It's feeling like a red, white and blue-green kind of holiday weekend for some people in Martin County.
“It’s definitely got people avoiding my store," said Ed Stout, owner of South River Outfitters.
Even though blue-green algae hasn’t hit the South Fork of the St. Lucie River by South River Outfitters yet, Stout is feeling pretty blue. His business is down by nearly 40 percent.
“So far we haven’t seen any, but it is a fluid situation," he said. "Business has been very, very slow. It’s almost non-existent.”
Stout said people assume the algae is in his part of the river too.
"A lot of people call and they want to go out kayaking and the first thing they ask is about the algae," he said.
However, just down the road, there’s a spot algae from Lake Okeechobee can’t touch.
“In Halpatiokee Park, which is where we operate, there’s a beautiful lake," Stout said. "It’s very large and it’s not connected to the river at all. It’s a freshwater lake.”
Stout used that lake when the algae crisis of 2016 did affect his section of the river. He shuttled people over there. He said he hasn't had to do that yet this year, but it's an option for everyone.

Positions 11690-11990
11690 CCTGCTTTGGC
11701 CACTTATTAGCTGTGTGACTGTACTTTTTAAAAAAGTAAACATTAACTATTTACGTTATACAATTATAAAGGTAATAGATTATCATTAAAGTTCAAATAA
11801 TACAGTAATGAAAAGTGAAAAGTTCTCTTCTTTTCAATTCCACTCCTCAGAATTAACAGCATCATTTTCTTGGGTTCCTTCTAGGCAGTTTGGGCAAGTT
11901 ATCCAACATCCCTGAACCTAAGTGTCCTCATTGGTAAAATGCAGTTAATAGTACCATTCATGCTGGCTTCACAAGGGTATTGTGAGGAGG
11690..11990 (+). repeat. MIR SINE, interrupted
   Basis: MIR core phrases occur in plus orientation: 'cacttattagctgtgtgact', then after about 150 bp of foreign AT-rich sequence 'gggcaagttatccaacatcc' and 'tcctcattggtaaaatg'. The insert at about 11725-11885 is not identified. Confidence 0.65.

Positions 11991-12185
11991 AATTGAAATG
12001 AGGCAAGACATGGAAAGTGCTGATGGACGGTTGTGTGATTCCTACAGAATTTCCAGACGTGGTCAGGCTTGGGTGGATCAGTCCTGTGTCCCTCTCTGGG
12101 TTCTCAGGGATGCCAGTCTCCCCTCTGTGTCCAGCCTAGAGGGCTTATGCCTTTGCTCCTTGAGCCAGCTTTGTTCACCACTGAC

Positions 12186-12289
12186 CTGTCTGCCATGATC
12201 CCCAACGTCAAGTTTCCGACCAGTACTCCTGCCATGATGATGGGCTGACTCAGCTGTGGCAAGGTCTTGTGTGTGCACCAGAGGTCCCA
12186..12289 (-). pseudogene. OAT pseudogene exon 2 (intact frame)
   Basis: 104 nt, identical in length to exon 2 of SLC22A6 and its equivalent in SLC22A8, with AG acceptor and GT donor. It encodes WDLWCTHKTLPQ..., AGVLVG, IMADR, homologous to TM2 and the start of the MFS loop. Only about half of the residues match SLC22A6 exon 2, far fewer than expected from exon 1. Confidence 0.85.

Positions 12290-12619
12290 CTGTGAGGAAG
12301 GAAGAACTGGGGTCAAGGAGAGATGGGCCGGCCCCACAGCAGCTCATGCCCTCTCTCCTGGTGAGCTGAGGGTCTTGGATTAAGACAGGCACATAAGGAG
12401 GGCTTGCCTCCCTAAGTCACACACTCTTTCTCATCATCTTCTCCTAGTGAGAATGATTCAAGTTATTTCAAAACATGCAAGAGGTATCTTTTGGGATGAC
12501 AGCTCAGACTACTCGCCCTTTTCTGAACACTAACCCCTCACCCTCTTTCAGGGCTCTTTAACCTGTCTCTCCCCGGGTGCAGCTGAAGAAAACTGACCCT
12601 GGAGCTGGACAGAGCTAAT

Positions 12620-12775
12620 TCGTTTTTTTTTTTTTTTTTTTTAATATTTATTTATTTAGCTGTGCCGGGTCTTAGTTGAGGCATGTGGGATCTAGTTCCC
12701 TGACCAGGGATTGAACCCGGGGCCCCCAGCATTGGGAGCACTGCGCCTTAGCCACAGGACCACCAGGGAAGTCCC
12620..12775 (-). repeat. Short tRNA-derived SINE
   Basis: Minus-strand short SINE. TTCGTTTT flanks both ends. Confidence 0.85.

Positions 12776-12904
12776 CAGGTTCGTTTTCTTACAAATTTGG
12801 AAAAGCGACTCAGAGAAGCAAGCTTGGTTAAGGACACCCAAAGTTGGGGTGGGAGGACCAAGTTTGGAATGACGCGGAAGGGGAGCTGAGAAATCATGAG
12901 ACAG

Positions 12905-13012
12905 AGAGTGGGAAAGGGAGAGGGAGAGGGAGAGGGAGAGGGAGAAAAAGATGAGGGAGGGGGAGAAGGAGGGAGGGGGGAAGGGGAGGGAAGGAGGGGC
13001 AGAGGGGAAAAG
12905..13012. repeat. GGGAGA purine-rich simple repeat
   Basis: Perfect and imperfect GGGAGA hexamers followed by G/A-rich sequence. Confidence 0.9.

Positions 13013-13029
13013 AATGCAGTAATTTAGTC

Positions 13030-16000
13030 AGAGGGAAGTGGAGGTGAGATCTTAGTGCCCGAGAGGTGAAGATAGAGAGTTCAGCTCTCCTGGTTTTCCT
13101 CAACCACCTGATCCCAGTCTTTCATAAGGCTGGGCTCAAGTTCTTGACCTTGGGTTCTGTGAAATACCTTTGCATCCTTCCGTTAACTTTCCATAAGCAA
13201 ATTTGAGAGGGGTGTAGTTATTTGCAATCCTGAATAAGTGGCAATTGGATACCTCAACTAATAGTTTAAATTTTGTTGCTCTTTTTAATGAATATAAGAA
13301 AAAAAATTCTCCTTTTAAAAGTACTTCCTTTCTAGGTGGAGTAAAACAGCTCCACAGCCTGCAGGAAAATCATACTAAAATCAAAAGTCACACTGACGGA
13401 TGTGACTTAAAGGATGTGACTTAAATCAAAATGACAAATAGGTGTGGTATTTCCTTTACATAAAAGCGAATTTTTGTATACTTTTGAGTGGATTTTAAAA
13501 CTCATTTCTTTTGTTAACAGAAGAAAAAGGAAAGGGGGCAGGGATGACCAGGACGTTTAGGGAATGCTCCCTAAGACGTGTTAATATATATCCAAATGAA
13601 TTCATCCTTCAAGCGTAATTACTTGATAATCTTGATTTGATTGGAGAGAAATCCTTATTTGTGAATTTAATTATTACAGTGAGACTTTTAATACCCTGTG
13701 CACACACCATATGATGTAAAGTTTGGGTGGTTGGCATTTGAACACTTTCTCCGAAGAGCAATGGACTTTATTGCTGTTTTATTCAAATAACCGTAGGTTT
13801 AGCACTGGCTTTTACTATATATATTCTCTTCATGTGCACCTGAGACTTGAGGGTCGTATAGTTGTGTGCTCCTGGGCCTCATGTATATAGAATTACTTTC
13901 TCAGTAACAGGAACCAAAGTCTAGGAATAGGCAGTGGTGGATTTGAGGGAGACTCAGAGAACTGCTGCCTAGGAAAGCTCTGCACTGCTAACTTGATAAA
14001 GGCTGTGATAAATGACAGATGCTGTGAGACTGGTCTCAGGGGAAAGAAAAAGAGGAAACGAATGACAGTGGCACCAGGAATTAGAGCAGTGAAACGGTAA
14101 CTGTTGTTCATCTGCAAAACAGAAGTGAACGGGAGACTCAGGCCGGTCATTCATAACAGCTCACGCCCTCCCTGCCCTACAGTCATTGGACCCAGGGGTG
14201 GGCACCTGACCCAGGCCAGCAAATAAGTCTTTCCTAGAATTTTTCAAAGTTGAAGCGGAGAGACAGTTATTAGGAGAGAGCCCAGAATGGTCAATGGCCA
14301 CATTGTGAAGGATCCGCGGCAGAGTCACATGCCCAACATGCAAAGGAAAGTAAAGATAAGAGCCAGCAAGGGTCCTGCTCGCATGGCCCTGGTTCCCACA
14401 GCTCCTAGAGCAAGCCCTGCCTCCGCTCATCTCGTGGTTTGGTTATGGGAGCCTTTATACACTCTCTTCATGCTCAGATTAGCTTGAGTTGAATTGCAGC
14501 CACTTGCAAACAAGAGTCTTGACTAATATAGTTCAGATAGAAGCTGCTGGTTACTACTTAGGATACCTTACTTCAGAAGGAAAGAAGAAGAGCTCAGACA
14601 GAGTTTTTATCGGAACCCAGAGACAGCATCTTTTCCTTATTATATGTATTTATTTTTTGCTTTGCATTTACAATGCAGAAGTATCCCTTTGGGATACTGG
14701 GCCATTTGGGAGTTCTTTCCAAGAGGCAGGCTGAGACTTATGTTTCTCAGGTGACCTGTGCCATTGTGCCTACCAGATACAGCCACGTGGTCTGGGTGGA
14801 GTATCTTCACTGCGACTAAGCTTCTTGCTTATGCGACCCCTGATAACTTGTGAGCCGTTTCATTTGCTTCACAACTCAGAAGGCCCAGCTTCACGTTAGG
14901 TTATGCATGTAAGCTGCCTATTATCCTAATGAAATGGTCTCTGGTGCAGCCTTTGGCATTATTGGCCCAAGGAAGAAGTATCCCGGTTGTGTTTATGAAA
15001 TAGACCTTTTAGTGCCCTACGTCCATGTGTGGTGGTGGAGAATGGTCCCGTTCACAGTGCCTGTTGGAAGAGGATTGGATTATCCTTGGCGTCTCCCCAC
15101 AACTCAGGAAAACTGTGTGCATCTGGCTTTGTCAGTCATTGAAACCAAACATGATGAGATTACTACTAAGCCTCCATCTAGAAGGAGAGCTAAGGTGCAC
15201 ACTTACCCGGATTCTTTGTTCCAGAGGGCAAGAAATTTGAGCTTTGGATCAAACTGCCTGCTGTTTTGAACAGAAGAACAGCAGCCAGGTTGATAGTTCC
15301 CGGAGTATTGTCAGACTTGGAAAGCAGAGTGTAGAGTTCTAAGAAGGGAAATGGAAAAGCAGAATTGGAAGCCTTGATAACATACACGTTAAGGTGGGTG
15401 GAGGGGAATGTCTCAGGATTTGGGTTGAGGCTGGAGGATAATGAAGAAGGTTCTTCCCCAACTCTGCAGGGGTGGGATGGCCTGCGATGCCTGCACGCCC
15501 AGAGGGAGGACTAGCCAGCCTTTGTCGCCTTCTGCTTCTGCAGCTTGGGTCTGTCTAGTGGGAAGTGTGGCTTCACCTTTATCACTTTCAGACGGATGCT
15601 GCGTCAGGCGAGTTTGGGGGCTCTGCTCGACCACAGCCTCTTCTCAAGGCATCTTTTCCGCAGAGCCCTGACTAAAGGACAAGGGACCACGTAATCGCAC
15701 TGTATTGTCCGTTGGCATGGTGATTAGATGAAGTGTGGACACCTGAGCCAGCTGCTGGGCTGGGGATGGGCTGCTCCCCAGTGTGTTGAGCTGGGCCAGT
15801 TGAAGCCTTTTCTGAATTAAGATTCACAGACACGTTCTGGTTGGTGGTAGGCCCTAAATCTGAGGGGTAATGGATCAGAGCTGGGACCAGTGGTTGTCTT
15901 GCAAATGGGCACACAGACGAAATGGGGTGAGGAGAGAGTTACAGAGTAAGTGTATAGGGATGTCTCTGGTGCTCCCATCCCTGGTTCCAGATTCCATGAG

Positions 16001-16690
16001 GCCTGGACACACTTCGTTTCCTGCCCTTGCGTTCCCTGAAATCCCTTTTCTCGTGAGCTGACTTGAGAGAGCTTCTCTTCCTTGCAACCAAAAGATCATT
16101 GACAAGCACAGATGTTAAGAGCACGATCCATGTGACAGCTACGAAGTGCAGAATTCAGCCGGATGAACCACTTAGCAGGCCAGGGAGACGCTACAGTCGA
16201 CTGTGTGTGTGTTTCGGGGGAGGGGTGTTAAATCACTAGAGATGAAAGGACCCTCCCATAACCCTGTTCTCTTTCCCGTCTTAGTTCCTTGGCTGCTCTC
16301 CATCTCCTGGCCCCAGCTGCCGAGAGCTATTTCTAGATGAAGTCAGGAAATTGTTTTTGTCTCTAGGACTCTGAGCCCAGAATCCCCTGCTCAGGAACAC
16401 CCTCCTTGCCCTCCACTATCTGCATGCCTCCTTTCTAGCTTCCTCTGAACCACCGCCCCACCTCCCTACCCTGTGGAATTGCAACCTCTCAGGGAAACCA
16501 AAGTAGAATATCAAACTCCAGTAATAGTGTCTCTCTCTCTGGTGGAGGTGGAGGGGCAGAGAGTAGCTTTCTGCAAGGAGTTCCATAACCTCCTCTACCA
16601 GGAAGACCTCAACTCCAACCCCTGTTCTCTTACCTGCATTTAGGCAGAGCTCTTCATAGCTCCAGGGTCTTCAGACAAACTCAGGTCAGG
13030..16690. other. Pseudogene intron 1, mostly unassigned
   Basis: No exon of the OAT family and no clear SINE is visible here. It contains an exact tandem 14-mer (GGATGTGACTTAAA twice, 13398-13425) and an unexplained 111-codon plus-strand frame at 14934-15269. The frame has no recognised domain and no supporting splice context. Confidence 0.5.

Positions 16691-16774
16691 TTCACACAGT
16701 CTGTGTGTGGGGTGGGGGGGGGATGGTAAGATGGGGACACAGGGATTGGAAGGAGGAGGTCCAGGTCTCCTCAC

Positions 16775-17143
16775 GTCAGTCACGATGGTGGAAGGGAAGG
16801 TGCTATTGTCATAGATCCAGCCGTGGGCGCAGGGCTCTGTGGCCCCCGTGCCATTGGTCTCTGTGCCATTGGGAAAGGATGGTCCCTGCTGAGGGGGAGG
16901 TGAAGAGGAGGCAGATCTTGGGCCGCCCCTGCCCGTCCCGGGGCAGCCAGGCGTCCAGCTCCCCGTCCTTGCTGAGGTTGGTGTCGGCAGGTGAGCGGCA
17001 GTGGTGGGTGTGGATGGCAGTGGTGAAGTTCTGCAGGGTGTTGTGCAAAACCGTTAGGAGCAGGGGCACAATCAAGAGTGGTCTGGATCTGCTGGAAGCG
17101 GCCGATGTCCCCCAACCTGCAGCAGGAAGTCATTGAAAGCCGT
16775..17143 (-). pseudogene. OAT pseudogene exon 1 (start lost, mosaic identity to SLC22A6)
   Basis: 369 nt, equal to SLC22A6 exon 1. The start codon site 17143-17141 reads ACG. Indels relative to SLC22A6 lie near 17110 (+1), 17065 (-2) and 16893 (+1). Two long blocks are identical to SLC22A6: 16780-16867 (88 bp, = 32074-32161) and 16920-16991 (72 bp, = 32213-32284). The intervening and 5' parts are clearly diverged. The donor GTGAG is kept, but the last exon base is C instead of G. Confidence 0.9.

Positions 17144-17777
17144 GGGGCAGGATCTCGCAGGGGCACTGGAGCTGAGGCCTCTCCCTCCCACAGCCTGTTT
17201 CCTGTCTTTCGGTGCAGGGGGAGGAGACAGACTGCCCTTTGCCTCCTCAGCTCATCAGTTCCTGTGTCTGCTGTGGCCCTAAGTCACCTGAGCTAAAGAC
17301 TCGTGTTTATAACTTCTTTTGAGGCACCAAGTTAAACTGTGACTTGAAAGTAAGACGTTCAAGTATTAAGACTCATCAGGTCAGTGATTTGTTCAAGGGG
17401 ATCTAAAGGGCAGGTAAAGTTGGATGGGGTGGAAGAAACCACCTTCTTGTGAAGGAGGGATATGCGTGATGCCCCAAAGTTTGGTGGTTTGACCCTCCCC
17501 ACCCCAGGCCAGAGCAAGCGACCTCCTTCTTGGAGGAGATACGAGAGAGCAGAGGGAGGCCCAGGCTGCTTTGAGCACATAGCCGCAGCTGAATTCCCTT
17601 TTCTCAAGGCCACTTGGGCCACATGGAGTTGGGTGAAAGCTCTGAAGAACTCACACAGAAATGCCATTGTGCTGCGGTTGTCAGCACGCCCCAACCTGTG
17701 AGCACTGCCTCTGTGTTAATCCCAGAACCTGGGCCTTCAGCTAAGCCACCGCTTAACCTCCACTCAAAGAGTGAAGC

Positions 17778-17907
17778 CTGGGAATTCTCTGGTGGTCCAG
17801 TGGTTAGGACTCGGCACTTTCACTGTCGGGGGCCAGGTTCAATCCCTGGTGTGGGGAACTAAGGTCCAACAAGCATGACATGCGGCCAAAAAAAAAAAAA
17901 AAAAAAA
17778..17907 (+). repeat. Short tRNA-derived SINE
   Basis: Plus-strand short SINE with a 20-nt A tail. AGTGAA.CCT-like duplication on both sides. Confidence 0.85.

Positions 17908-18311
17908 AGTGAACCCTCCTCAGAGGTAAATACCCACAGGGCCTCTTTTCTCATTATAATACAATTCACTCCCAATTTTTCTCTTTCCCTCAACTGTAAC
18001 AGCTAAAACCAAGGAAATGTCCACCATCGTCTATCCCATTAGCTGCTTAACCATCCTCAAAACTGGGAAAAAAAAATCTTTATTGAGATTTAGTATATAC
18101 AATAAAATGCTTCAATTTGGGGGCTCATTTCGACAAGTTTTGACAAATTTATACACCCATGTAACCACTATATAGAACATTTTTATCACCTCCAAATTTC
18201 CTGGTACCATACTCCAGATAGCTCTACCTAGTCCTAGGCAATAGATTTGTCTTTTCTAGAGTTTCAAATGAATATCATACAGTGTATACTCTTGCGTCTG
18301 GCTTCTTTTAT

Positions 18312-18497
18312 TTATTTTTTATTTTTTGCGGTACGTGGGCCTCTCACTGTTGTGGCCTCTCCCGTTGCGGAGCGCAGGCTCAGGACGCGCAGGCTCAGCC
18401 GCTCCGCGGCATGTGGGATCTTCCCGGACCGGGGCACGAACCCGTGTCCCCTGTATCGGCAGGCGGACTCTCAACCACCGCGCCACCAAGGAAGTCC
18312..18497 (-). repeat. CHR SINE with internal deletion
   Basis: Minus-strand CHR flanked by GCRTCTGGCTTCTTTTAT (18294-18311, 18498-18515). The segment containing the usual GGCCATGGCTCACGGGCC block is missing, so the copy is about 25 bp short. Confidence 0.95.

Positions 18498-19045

“It's a good alternative to not take any chances with the water," he said.
Amy Stapleton went boating out of Sandsprit Park this afternoon, but she’s kayaked over at Halpatiokee before.
“It’s like going back in time. If you go past where the little houses are and you get there toward the park, you can see some pretty big alligators," she said. "It’s kind of neat.”
Halpatiokee is a Seminole word for 'alligator water,' so people do want to watch out for those, but they can also walk, hike and fish at the park.
"Most people on the Treasure Coast suffer from algae overload right now and just want to be outside and not have to worry about that," Stout said. "They’ve lost a lot of their summer activities so to find something to go do is kind of a joy.”